Posts Tagged ‘Upper West Side mansions’

The many lives of Riverside Drive’s River Mansion

November 12, 2018

Sometimes you come across a house in New York City that you just sense has a good backstory.

The red-brick house at 337 Riverside Drive is such a place—and its fortunes reflect more than a century of changes on a winding street that began as the West Side’s answer to Upper Fifth Avenue.

Built in 1902 along with its restrained neighbor to the east on 106th Street, it’s an “opulent Beaux-Arts brick and limestone mansarded mansion,” reported the AIA Guide to New York City.

The curves above the bay windows give it something of an Art Nouveau feel too.

The name inscribed above the front door, “River Mansion,” is perfectly fitting; the oversized home sits on a corner high point beside Riverside Park with enchanting Hudson River views.

Of course, the first occupant of such a spectacular place couldn’t be any old titan of industry.

It was purchased in 1903 by Julia Marlowe, a famous Shakespearean actress whose life at the time had all the trappings of modern day celebrity: divorce, talk of a nervous breakdown, and loneliness.

Marlowe—known for taking long walks in Central Park to practice her lines—probably didn’t spend much time here though, writes author Daniel J. Wakin in his book, The Man With the Sawed-Off Leg and Other Tales of a New York City Block.

She was on the road a lot, and in 1906 she sold River Mansion to the wife of businessman Lothar Faber, whose Greenpoint pencil factory is now a residence.

The Fabers already lived on Riverside Drive, and in a few years they left River House, which took on a succession of short-term owners.

By the time the Depression hit, River House had been converted to a rooming house, wrote Wakin, one tinged by tragic stories.

A fourth-floor apartment was the home of a doctor who committed suicide by jumping out the window. An Italian-born painter also had a room here; he made a meager living and died poor and alone in Bellevue Hospital of a brain tumor.

“As the neighborhood continued to decline, River Mansion changed hands several more times in the 1940s,” wrote Wakin, adding that a woman named Mrs. Dickmann ran a boardinghouse here in the 1950s.

River House’s bounce back started in the 1970s. It was part of a newly created historic district, and the house went back to being a single-family residence; a music school operated here.

In 1978, Seagrum heir Edgar Bronfman, Jr., bought River Mansion and turned it into his family home. He’s since moved out, but the house remains a personal residence.

The Riverside Drive of the early 1900s (seen above at left) is no longer. But Riverside Drive once again thrives today—and River Mansion still stands.

The facade and structure don’t appear to have changed very much. And as a treat, the original cast-iron fence from Julia Marlowe’s time continues to encircle the place, according to the Riverside-West 105th Street Historic District Designation Report.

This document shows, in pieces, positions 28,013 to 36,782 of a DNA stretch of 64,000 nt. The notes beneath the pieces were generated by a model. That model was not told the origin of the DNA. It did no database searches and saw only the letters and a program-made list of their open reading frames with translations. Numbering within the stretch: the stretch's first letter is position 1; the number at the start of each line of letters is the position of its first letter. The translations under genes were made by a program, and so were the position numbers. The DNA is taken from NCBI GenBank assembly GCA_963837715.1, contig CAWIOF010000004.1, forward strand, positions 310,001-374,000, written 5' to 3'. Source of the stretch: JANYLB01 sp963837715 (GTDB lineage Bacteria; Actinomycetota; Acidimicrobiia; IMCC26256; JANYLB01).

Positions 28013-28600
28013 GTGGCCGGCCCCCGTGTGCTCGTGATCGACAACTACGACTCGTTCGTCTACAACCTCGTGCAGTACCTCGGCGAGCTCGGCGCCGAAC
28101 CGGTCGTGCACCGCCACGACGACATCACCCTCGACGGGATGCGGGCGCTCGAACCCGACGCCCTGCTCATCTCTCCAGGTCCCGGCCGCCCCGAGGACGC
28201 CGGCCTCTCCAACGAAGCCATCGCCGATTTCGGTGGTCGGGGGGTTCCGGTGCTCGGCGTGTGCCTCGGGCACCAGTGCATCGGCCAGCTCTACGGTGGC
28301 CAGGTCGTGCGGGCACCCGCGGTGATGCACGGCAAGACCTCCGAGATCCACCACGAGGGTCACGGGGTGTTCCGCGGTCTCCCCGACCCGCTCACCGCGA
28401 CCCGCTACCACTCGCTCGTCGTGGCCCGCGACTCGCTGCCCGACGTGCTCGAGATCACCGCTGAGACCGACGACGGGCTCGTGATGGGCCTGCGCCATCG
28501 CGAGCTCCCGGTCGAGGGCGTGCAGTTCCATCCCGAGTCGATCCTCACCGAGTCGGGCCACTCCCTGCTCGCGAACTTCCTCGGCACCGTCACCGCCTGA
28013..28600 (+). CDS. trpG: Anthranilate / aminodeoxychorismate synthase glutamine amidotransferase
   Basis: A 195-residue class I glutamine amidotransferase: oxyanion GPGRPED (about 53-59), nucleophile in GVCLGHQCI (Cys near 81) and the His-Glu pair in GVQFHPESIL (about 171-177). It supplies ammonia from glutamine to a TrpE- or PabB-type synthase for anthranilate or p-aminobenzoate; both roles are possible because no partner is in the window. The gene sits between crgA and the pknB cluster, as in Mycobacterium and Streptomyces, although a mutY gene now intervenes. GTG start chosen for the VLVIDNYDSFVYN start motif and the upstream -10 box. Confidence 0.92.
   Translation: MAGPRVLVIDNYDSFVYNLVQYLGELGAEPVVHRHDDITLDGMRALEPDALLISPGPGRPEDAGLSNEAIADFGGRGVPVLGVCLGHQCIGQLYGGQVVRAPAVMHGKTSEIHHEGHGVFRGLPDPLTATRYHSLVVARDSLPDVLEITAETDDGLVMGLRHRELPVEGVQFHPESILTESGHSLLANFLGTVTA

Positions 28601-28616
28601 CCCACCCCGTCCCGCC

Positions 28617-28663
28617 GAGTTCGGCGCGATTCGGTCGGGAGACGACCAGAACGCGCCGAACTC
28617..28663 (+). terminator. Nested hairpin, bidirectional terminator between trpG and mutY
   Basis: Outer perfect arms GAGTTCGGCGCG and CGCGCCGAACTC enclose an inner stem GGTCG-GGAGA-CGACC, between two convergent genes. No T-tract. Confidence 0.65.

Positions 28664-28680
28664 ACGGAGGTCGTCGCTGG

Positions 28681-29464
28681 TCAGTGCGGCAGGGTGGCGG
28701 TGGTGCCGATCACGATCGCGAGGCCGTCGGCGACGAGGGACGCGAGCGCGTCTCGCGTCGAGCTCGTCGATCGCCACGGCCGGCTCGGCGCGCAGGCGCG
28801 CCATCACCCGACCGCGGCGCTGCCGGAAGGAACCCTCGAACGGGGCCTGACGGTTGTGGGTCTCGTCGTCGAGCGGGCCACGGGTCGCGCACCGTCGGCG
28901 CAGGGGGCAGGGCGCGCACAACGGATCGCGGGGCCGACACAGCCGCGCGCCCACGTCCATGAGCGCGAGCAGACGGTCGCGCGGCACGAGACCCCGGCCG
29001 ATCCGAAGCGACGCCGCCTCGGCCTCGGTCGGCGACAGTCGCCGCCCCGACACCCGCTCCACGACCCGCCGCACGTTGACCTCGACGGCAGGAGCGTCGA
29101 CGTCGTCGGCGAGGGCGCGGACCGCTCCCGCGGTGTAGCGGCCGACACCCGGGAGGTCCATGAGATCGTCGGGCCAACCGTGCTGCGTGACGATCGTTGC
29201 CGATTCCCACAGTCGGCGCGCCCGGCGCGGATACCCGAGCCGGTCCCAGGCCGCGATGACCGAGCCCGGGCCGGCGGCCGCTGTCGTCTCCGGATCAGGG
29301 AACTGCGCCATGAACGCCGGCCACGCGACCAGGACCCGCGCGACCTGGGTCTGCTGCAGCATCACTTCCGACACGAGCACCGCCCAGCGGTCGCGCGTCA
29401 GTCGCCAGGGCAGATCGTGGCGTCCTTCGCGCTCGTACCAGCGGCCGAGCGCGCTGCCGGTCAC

[Fifth photo: University of Cincinnati; sixth image: NYPL]

The doctor’s summer home on West 94th Street

June 4, 2018

Today, the rich and distinguished summer in the Hamptons. In the mid-1800s, they summered on the Upper West Side.

The “delightful palazzo” above was the summer mansion of Dr. Valentine Mott, the most prominent physician in 19th century New York—a pioneer of heart surgery who at the age of 75 helped Civil War battlefield hospitals implement anesthesia.

His year-round residence was on fashionable Gramercy Park. But when summer hit, he hightailed it to today’s West 94th Street and the former Bloomingdale Road.

Built in 1855, the country house “was at almost the farthest reach for summer residences away from the city,” according to Old New York in Early Photographs.

Today, the house would be smack in the middle of Broadway. Back then, this was the country; the Upper West Side as we know it today was a collection of estates and small villages in the mid-1800s, like Harsenville and Strycker’s Bay.

Dr. Mott died here in 1865—but his summer house lives on in a photo taken by French-born New York photographer Victor Prevost the year the house was built.

[Top photo: New-York Historical Society; second photo: Wikipedia

A country mansion once on the Upper West Side

July 30, 2012

Picture today’s Upper West Side as it was in the late 18th century, when it was known as the rural village of Bloomingdale and filled with acres of meadows, streams, and wildflowers.

And towering over the landscape on a hill near Columbus Avenue and 91st street was the Apthorp Mansion (below, how it looked in 1790, according to a 1907 drawing).

Constructed in 1764 by wealthy Loyalist Charles Apthorp, the mansion, called Elmwood for its gorgeous trees, was conceded to be “the finest house on the island,” writes Peter Salwen in Upper West Side Story.

A newspaper ad for the property from 1780, reprinted in Upper West Side Story, reveals its loveliness:

“…about 300 acres of choice rich land, chiefly meadow, in good order, on which are two very fine orchards of the best fruit. . . . An exceedingly good house, elegantly furnished, commanding beautiful prospects of the East and North-Rivers, on the latter of which the estate is bounded.”

The house survived the Revolutionary War (it was in the middle of a battleground, after all) and Apthorp was charged with treason. After his 1797 death, his 10 children divided and sold off the land.

In the 19th century, some of the grounds became a popular picnic area called Elm Park. Finally the house itself met its end in 1891 (above), torn down to make way for 91st Street, as the village of Bloomingdale became part of the modern city.

The mansion is commemorated by the beautiful circa-1909 apartment building the Apthorp, on Broadway between 78th and 79th Streets.